Elberta was founded in the early 20th century by a Chicago-based land company. The Baldwin County Colonization Company was organized in 1903, and the first settlers arrived in 1904. The community was founded by farmers who had immigrated from Germany to the Midwest of America. The land company advertised the area as having rich soil and a climate that allowed year-round farming. The first two organized churches were Lutheran (1908) and Catholic (1905).
The land company laid out Baldwin County in the manner found in the Midwest; that is to say, roads were laid out on section lines that were due north-south and east-west. Property, especially farms, were laid out in squares. With the immigration taking these farmers through Ohio, Indiana, Illinois, and other Midwestern states, the early years of the community resembled Midwestern farming communities more than those of the Deep South. In the 1930s through the 1940s, the town boasted a farmer's hall where dancing and singing were enjoyed, a hotel, and a movie theatre, as well as a butcher shop, grocery and drug store. Many of the residents spoke German, and St. Mark's Lutheran Church offered German-language services until 1976.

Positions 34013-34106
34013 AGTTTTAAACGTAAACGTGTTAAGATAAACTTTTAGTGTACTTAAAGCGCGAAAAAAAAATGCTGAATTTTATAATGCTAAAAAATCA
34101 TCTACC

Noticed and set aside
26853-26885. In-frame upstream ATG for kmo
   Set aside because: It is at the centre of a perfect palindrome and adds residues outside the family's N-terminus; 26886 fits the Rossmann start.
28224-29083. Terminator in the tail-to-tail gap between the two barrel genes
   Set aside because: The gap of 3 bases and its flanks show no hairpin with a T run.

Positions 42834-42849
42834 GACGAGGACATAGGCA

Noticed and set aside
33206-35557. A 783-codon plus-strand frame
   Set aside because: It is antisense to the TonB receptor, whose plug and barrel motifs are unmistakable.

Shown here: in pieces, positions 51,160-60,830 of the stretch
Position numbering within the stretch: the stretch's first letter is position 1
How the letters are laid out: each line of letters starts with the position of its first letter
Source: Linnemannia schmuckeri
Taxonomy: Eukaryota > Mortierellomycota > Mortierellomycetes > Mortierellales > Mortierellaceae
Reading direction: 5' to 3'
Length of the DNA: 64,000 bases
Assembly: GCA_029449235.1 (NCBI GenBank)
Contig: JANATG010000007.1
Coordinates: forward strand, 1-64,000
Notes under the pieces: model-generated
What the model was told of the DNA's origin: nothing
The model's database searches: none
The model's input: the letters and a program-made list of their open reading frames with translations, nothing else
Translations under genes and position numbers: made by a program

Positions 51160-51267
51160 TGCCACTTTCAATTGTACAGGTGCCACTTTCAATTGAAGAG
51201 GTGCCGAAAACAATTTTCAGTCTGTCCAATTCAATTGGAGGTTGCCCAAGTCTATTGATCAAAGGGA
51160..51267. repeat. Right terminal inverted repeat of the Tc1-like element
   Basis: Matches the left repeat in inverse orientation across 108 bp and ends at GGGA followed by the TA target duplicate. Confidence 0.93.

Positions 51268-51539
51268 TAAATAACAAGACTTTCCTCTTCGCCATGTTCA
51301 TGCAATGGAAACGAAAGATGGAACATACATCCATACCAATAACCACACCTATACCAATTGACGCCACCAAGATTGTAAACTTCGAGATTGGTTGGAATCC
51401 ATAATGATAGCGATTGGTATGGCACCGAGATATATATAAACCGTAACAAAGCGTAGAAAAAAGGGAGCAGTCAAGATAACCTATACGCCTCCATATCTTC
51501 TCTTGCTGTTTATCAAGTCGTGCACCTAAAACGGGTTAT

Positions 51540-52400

The State Bank of Elberta was incorporated in 1922. The bank was unusual in that it did not close during the Great Depression.
The town was incorporated by vote on December 9, 1952.
To support the town's volunteer fire department, the Elberta German Sausage Festival was started in the mid-1970s. This event is held the last weekend of March and the last weekend of October and features polka music, Elberta German Sausage, and 250 arts and crafts vendors. In 2014, the October festival saw an estimated 40,000 visitors.
The town is the home of the Baldwin County Heritage Museum. The museum is located on U.S. Highway 98 east of the town. It features exhibits devoted to the development of Baldwin County. The museum includes a large amount of farm equipment and exhibits of life in farm homes. The old St. Mark's Lutheran Church building was moved to the grounds and restored.